Madelyn van der Hoogt’s article titled “Thick ‘n Thin Again” in Weaver’s Magazine (Summer 1997) is an excellent summary of “classic” DPW, the pros and cons. However, in this article she introduces a new and improved DPW that eliminates all the hassles of the original, and this totally got my attention.

In this new and improved version, blocks are threaded and woven independently of each other, and do not have to follow a prescribed order. In other words, DPW was transformed into a true block weave. Each block consists of two thin tie-down threads on shafts 1 and 2, and a thick pattern thread on a third shaft. For my scarf I used 1200 ypp rayon chenille in black for the thick warp and 40/3 cotton in black for the thin warp. For the weft I used 1200 ypp handpainted rayon chenille for the thick weft, and 40/3 cotton in black for the thin weft.

Here is a shot of the scarf on the loom:

It was threaded 24 ends per inch, 2 thin threads and 1 thick thread per dent in my 8 dent reed. I added a floating selvedge on each side. I made the warp 9″ wide, and wove 70″, not including fringes. When I got it off the loom it had shrunk to 8 1/4″ in width and 68″ in length. After zigzagging the ends I soaked the scarf in the sink, rinsed it, and spun out the extra water in the washing machine. At the laundromat (don’t own a dryer, never have) I dried it only until damp-dry, then laid it out flat at home to dry the rest of the way. It had shrunk to 6 1/2″ x 60″, a whopping 15% shrinkage in length, and 18% shrinkage in width. That was quite a surprise, but good to know as I plan to do a lot more of these!

Here is a shot of the finished scarf:

The underside of the scarf is the opposite of the top side: the black becomes handpaint and the handpaint becomes black. It’s pretty cool.

What I would do differently:

•I would wind the two tie-down warps together from two separate spools along with the thick pattern thread, thus eliminating the need to stop and cut the warp every time I change yarn. (I may have been weaving for 40+ years, but I can still do stupid stuff with the best of them.)

•I would put the handpainted yarn in the warp instead of the weft, thus eliminating the stripey effect that handpainting yarn naturally causes.

Here is the profile draft that I used

Each block in the threading represents 2 tie-down threads and 1 pattern thread. Each block in the treadling sequence represents 2 “tabby” shots and 1 pattern shot. (Please note that you do not get a true tabby with this threading.)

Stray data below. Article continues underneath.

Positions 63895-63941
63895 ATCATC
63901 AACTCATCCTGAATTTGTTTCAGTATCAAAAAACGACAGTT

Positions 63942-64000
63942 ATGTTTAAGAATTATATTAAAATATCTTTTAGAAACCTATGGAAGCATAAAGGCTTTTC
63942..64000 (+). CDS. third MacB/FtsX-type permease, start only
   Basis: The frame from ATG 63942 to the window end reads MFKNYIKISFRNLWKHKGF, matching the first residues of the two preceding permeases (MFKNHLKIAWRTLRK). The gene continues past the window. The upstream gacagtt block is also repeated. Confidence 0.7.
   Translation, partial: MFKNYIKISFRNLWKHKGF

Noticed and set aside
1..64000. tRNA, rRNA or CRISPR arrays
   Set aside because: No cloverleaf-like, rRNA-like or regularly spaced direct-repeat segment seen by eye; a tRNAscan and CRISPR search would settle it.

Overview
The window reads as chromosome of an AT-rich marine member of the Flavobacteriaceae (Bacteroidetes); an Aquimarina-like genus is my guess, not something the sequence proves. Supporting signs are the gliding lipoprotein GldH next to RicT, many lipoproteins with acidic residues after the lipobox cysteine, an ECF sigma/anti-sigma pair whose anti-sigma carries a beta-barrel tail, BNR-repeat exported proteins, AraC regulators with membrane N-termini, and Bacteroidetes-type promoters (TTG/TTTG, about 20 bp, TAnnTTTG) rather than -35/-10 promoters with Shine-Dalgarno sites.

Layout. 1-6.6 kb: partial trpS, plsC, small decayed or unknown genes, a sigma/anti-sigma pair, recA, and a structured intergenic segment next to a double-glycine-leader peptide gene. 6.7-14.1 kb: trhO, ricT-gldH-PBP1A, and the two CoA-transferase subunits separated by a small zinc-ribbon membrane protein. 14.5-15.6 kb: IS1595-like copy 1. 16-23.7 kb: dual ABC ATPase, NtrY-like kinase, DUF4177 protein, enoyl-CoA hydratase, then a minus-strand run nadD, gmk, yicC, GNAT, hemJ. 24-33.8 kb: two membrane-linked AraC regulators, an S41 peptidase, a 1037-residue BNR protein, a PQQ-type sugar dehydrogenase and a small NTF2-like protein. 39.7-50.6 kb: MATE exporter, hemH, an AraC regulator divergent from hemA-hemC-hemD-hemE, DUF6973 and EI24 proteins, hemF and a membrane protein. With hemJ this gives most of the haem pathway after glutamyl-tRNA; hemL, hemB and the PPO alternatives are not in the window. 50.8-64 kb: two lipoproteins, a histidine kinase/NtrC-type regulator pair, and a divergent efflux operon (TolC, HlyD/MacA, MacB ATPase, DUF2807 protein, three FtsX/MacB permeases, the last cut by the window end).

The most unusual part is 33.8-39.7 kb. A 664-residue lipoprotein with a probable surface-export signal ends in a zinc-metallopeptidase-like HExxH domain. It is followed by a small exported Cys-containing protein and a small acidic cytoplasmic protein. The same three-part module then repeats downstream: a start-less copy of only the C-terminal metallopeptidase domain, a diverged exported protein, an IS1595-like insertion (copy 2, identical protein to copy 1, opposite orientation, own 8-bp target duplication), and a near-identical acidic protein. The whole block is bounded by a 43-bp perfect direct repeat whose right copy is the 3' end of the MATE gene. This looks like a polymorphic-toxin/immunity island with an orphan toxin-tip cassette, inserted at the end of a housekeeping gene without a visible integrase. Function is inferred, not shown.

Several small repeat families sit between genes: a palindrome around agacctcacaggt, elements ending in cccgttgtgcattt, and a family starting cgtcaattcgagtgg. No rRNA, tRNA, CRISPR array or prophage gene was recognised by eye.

And here is a sample of my actual drawdown:

The threading sequence goes: tie-down thread on 1, tie-down thread on 2, pattern thread on 3, 4, 5, or 6. This three thread sequence can be repeated at will and you can follow any pattern block with any other pattern block, odd or even.

This is the beginning of a beautiful friendship.

And I’m Published Again

(This blog post was originally published June 3, 2013 on my first blog site, which is no longer in existence.)

I’m pleased to announce that I have a weaving project published in the May/June 2013 issue of Handwoven magazine which is just out on on newstands as we speak. It’s such a rush seeing your work in a print publication — there’s really nothing like it. And the issue theme was perfect for me — color. If there’s one aspect of fiber that I am always focusing on, it is color. With a capital C. Structure runs a close second, but Color is where I live.

This Circles Scarf is the project that I wove for Handwoven. It is a Diversified Plain Weave scarf, woven with rayon chenille for the thick warp and weft, and 20/2 cotton for the thin warp and weft. Here is the front view (that is, the front of the fabric)

And here is view with the underside (back) of the fabric:

 

When I got started with this idea, I was playing around with profile drafts and quickly realized that in this design the front and back of the fabric were very different. In this screen shot the front is on the left, and the back on the right:

When you move through the color blocks for each row of circles the neutrals of the warp appear as circles embedded in the weft stripes. On the back the opposite is the case, the vertical stripes of the warp have circles of color embeded within. Magic!

Here is the Profile Draft for the design. You can go crazy with different structures, but personally, I think the Diversified Plain Weave that I used for this scarf is the way to go.

Enjoy!

 

Shameless Plug

(This blog post was originally published February 26, 2013 on my first blog site, which is no longer in existence.)

I’ve been weaving a lot of circles (see my previous post) and using a lot of colors of rayon chenille in small quantities. And it occurred to me, this isn’t a problem, for me, because I dye my yarn. I even over-dye my yarn if I don’t like the current color. But for many weavers, having a lot of colors of rayon chenille at your finger tips might be a pretty expensive proposition.